Mendelian randomization methods and application to the recurrent mild malaria on dyslipidemia in African Ancestry Individuals
64th ISI World Statistics Congress - Ottawa, Canada
Format: CPS Abstract
Keywords: association, causal inference, genomic, statistical dependence, variable-selection
Session: CPS 72 - Statistics and health III
Wednesday 19 July 8:30 a.m. - 9:40 a.m. (Canada/Eastern)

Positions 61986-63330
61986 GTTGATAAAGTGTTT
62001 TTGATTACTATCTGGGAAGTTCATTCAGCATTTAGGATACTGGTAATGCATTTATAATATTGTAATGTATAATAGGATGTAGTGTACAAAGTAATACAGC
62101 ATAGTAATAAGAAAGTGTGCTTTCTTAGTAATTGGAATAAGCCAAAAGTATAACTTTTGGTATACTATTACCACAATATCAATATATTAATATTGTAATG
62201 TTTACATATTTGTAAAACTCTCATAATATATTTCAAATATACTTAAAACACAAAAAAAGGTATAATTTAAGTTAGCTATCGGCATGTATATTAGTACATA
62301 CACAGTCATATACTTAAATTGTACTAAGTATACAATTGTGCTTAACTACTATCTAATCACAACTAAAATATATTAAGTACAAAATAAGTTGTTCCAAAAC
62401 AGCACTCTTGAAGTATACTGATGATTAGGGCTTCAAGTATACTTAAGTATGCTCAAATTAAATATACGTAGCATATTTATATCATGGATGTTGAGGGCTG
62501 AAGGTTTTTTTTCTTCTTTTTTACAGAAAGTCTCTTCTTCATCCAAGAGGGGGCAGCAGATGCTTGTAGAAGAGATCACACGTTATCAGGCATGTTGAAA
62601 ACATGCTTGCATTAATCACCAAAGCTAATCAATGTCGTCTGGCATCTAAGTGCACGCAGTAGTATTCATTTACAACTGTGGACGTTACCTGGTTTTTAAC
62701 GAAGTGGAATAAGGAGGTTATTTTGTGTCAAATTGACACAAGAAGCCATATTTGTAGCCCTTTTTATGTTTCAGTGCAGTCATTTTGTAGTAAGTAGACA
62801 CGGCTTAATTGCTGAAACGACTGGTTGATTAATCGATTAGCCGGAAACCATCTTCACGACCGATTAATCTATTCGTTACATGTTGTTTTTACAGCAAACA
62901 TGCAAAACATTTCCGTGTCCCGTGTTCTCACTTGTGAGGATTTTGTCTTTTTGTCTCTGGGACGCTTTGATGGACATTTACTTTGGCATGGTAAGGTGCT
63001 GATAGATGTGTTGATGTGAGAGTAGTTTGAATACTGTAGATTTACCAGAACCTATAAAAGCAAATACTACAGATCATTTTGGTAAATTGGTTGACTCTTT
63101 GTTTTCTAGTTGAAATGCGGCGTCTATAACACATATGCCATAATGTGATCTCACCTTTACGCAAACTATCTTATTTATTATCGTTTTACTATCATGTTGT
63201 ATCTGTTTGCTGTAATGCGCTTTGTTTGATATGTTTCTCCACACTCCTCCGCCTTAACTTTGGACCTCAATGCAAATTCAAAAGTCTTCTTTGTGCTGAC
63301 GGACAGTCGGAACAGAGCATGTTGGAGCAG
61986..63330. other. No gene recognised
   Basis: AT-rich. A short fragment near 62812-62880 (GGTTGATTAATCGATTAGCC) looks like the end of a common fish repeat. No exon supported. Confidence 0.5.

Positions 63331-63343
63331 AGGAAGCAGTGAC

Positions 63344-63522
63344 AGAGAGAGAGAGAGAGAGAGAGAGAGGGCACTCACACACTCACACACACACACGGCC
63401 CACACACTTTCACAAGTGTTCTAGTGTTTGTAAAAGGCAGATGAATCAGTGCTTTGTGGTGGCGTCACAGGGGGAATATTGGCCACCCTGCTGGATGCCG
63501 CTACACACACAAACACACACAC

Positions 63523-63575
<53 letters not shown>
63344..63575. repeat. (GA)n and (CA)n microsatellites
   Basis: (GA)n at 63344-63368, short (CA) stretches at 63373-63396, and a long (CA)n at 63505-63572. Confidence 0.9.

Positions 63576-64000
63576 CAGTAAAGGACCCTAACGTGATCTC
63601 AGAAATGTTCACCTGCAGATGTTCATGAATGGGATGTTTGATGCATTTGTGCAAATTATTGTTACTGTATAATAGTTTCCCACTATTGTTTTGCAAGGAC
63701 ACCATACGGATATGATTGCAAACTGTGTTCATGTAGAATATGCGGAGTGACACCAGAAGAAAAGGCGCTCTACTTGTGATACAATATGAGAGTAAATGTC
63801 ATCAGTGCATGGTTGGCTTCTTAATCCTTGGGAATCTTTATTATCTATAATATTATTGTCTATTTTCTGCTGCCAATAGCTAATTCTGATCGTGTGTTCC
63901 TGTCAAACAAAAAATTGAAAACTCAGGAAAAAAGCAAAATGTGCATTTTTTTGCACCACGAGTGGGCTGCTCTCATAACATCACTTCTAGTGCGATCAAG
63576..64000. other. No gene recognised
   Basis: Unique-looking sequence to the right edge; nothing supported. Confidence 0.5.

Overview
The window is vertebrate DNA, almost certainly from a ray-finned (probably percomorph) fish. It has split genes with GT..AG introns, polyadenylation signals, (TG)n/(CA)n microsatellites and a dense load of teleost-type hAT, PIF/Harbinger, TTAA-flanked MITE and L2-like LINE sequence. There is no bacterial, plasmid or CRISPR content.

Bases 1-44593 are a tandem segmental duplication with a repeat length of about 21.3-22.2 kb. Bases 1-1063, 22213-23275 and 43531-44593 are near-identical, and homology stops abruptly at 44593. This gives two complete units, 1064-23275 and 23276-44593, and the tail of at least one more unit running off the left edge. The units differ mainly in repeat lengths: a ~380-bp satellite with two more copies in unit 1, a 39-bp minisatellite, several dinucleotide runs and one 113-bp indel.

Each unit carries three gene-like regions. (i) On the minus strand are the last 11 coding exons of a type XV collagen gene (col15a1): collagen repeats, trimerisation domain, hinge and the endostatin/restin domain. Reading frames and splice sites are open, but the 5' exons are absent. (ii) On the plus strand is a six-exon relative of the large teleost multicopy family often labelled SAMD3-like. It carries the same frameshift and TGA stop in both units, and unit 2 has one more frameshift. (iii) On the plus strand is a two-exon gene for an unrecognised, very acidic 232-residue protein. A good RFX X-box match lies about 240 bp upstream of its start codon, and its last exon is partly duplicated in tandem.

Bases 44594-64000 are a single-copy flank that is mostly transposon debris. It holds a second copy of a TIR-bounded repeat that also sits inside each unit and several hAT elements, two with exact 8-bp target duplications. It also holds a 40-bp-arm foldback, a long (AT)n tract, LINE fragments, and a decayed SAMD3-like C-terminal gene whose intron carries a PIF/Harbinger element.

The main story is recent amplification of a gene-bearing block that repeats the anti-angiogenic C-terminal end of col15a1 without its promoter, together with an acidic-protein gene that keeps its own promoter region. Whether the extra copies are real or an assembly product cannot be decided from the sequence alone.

Dyslipidemia is becoming prevalent in Africa, where malaria is endemic. Observational studies have documented the long-term protective effect of malaria on dyslipidemia; however, these study designs are prone to confounding. Therefore, we used Mendelian randomization (MR- a method robust to confounders and reverse causation) to determine the causal effect of recurrent mild malaria (RMM) on lipid traits. in this communication, we performed two-sample Mendelian randomization Genome Wide association study (GWAS) summary statistics for RMM conducted in Benin, (N=775) and lipid traits from African ancestry individual in Million Veteran Program (N= 57,332). We found an association between RMM and levels of low-density lipoprotein cholesterol (LDL-C) (Beta = -0.025, 95% CI, -0.042 to -0.007 p-value=0.005) and total cholesterol (Beta = -0.019, 95% CI, -0.035 to -0.002, p-value= 0.028). No significant association was obtained with High-density lipoprotein cholesterol (HDL-C) and levels of triglycerides. The finding of this study supports a causal relationship between RMM and levels of LDL-C and total cholesterol. We believe that larger studies on the link between malaria and dyslipidemia in Africa will help to manage the burden of both diseases better.